After all the effort marketers are putting into communicating their green claims, a new study shows that consumers — American consumers at least — continue to misunderstand phrases commonly used in environmental marketing and advertising. Often, this gives products a greater “green halo” than they may deserve.
At the same time, these same consumers are willing to punish a company for using misleading claims.
- 71% say they will stop buying the product if they feel misled by an environmental claim.
- More than a third (37%) of these will go so far as to boycott the company’s products entirely.
These results come from 2011 Cone Green Gap Trend Tracker, which found that a growing number of Americans (97% in 2011, as compared to 90% in 2008) believe they know what common environmental marketing claims such as “green” or “environmentally friendly” mean, yet their interpretations are often inaccurate.
The study also found that more than two-in-five Americans (41%) erroneously believe these terms mean a product has a positive (i.e., beneficial) impact on the environment. Only 29% understand that these terms more accurately describe products with less environmental impact than previous versions or competing products.
“It’s telling that three years after Cone first conducted the Green Gap survey, not much has changed,” says Jonathan Yohannan, Cone’s senior vice president of corporate responsibility in a released statement. “Consumers continue to be confused about environmental claims, often without realizing it. This creates a huge risk for consumer backlash. To overcome this gap between environmental messaging and consumer perception, companies need to provide detailed information in-line with the Federal Trade Commission’s guidelines in a place where consumers are making purchase decisions.”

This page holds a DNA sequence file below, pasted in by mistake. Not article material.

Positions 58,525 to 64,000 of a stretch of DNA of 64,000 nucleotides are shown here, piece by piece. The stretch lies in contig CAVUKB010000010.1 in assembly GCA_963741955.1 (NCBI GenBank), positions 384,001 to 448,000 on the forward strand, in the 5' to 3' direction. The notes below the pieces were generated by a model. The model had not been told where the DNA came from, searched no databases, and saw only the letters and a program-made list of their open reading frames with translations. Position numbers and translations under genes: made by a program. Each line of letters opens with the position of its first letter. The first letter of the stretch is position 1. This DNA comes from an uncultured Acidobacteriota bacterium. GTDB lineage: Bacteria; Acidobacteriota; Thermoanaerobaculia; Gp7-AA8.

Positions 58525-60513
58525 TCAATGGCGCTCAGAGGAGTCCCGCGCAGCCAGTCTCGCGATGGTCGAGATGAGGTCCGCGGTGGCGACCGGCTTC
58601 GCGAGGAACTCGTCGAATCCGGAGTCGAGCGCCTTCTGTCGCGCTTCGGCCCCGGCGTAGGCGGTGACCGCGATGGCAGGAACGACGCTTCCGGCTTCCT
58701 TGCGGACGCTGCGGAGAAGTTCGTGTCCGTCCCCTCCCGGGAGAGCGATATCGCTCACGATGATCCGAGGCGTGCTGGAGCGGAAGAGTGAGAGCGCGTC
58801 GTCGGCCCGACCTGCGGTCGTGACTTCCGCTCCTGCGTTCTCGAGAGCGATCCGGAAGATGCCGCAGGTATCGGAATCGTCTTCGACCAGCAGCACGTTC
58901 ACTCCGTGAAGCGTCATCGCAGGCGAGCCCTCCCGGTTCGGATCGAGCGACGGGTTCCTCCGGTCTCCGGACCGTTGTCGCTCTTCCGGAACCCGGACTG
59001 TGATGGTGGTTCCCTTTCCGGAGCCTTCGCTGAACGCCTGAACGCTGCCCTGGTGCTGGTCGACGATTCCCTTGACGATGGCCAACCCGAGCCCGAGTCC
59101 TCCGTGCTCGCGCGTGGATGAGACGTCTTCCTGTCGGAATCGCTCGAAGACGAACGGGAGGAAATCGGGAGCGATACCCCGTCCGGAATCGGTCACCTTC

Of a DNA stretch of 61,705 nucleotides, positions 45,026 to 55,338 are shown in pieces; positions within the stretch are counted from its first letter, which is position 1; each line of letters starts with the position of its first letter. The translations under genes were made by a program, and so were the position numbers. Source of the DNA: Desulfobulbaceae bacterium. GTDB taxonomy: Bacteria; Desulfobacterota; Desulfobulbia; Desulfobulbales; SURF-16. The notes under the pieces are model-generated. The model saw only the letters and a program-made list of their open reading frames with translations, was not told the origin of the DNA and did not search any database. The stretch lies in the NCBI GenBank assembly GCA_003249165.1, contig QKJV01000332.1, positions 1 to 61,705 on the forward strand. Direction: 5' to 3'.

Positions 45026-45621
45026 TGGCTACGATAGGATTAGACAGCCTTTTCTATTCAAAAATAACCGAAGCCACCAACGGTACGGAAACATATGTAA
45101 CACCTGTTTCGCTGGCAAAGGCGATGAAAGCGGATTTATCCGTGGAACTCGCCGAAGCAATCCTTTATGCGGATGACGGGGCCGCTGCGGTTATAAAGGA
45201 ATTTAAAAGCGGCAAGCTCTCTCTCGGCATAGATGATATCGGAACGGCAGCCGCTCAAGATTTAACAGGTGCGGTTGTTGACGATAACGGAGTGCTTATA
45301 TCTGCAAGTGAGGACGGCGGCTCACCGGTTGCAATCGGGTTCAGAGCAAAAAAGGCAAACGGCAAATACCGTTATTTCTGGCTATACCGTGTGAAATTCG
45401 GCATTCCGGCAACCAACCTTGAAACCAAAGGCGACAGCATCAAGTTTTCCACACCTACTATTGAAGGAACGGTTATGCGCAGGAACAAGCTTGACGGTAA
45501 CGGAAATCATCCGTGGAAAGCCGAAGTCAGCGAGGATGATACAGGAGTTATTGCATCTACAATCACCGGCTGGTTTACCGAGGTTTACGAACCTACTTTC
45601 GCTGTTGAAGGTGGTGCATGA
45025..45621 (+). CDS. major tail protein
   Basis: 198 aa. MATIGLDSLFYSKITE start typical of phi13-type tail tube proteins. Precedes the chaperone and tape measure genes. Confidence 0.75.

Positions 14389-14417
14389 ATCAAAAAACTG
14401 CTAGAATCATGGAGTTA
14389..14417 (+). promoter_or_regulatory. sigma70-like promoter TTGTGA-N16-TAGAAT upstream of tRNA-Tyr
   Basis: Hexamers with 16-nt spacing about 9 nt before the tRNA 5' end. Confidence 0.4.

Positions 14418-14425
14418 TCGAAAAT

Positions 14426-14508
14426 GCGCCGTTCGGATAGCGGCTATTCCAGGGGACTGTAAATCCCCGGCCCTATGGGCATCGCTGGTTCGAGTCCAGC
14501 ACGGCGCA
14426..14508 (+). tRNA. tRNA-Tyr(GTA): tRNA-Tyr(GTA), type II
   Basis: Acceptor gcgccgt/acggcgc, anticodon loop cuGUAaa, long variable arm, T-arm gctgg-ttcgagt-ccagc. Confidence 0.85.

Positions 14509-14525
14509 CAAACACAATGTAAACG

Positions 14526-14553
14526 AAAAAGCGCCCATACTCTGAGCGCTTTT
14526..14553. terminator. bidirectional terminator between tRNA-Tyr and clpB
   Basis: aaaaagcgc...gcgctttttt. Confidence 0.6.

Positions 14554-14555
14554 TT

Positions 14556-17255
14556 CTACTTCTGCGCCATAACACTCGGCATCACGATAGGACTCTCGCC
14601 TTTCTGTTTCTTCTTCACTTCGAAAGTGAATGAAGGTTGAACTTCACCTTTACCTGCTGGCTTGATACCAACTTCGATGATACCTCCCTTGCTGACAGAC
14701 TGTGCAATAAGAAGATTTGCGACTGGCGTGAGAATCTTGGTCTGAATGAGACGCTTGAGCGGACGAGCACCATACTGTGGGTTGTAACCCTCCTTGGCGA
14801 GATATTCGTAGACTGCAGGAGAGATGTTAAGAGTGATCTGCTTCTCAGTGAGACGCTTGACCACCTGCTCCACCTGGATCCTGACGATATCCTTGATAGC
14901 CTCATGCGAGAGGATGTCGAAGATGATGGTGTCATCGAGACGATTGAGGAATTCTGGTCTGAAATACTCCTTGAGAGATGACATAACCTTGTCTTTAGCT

The 2011 Cone Green Gap Trend Tracker presents the findings of an online survey conducted March 7-8, 2011 by ORC International among a demographically representative U.S. sample of 1,040 adults comprising 515 men and 525 women 18 years of age and older. The margin of error associated with a sample of this size is ± 3%. Cone is a strategy and communications agency engaged in building brand trust.